Maurice Kenner, MBA alumni of UC Riverside's A. Gary Anderson Graduate School of Management, describes his unique and rewarding MBA experience.
Name: Maurice Kenner
Profession: The Southwest Regional Commander and International Admissions Officer at the United States Military Academy at West Point
What were some activities you were involved with outside of class? How did you balance your time?
I was involved with the UCR Veterans Association and AGSM Student Association. Balancing out of class activities revolved around focusing on academics and taking on larger and larger roles in organizations until it became enough to fill enough time without a drop in performance in any area.
While attending UCR, I was the AGSM Student Association Vice President as well as part of the UCR Veterans Association and activity helped to recruit those who have served our nation. Finally, I held an internship with the Mayor of Riverside’s Office. In order to balance my time effectively, I kept a very detailed schedule of my assignments and duties both in school and in the organizations that depended on me. Keeping an up to date schedule allowed me to balance my time so that I always gave a consistent performance and my execution of tasks were never compromised.
Did you come from a non-business background? If so, how did this affect how you approached the application process and how did you highlight your achievements to tell your personal narrative?
I came from an engineering background and I had never taken a business class before. To highlight my achievements, I studied how to transfer the skills and accomplishments that I garnered in an engineering capacity as well as military service and convert those skills into applicable business skills.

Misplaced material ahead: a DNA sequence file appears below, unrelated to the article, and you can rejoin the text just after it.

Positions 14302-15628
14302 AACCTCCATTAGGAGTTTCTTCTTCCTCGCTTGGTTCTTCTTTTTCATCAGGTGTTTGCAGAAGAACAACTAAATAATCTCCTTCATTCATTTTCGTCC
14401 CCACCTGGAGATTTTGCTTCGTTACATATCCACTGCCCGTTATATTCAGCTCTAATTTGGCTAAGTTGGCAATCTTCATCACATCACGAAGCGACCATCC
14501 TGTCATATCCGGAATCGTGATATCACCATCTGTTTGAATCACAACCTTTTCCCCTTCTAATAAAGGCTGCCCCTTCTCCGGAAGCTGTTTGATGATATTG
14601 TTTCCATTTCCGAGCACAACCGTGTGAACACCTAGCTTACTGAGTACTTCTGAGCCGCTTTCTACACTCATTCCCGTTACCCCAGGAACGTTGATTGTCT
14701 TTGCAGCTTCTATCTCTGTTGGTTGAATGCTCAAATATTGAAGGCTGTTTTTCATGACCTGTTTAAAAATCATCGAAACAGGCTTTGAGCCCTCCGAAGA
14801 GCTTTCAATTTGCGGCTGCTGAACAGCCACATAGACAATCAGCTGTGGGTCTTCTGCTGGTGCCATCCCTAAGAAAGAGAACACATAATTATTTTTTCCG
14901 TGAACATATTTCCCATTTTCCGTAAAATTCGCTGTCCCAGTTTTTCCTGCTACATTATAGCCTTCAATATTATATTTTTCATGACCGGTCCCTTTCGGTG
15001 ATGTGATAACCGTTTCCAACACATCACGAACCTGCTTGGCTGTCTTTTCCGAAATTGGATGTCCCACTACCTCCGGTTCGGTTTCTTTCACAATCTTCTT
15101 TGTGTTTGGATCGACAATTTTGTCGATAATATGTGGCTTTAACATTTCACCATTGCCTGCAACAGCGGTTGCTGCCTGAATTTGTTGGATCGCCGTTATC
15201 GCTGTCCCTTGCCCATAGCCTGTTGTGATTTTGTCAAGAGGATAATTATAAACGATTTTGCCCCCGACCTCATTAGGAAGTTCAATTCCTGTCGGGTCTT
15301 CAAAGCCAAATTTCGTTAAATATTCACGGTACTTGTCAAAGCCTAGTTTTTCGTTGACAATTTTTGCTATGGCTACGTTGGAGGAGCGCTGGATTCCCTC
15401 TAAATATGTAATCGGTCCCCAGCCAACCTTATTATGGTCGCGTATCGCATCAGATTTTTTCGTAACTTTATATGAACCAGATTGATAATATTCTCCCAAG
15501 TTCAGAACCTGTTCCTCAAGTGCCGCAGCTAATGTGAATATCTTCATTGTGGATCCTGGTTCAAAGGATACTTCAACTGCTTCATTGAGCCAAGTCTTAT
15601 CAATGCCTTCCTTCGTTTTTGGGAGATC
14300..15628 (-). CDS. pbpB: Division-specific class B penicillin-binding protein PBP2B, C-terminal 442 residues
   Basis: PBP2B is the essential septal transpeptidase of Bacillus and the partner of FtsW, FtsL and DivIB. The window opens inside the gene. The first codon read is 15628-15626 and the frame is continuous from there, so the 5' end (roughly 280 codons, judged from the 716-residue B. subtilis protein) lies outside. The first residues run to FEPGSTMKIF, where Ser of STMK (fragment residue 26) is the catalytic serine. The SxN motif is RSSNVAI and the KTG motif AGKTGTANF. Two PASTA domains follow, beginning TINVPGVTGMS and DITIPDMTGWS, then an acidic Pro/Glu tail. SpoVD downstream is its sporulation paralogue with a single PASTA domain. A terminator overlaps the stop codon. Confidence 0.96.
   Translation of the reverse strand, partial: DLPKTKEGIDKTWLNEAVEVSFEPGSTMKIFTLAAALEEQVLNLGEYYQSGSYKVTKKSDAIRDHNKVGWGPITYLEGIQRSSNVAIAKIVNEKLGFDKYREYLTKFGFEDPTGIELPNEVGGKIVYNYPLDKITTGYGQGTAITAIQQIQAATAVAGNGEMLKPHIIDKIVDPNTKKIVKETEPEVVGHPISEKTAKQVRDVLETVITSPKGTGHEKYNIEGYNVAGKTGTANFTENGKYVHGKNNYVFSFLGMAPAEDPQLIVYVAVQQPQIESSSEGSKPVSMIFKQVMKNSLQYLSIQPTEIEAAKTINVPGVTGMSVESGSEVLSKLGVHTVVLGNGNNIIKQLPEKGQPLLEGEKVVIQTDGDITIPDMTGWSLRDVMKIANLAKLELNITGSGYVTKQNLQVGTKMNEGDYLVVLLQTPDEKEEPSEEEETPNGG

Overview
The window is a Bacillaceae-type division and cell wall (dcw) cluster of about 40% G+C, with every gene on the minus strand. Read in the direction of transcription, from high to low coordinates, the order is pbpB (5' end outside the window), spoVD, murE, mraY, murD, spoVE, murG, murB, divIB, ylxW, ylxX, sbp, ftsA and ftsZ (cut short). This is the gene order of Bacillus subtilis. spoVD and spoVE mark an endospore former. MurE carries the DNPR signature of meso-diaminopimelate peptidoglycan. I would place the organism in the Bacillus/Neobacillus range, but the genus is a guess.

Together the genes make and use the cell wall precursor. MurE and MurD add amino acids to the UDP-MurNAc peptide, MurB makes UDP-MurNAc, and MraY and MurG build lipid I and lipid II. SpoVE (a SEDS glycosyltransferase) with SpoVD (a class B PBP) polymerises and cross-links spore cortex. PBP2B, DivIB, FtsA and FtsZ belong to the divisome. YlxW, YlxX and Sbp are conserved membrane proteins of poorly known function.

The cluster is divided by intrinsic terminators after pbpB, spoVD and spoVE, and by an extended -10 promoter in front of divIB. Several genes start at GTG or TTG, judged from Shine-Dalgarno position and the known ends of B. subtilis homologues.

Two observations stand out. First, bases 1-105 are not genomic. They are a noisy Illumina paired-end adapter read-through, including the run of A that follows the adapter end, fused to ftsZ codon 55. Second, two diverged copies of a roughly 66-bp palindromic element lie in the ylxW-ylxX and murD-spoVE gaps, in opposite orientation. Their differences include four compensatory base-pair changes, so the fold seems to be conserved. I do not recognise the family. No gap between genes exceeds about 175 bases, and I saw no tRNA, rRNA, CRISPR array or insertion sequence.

What has been your favorite classroom experience?
My favorite classroom experience was a class in advertising. In that class we took a real world company that was suffering from a public relations crisis and built an advertising campaign designed to address it. It was enjoyable because my group and I were able to compare our strategy with the company’s real world strategy and witness the results.
What do you think makes your MBA program and experience unique?
As an Active duty Army officer, I have been able to use the skills that I have learned in a business context and apply them to how the military operates. I am able to examine problems through the lens of an Army officer as well as an MBA graduate. I have learned that my skills are transferable and if you look at each and every organization as a business (even the Army), you can apply your MBA skills to help you in all endeavors.
Did you do an internship during your MBA? How did that experience influence your education and career?
I was an intern in the local Mayor’s office. The experience was invaluable as it was a chance for me to examine politics from a completely different level. I was able to better understand how being in municipal government is a lot like running a business. I saw that tough decisions had to be made and interaction with the public was very much necessary. In the Army, trust is the bedrock of our profession and trust with the American public is vital to our continued success defending our nation. Working in the Mayor’s office in Riverside allowed me to see first-hand how another government entity established and maintained trust with the American people and Riverside constituents. These skills allow me to implement certain techniques and skills with my current job and throughout my Army career.
Advice for Future Applicants
What was it like to transition back to school after being out for a few years? What advice can you offer students returning for their MBA?
Transitioning into school was difficult after having graduated 6 years earlier. My advice for someone in a similar situation would be to set up a schedule. Like starting a new job, the more that you can anticipate and budget your time, the more successful and productive you will be.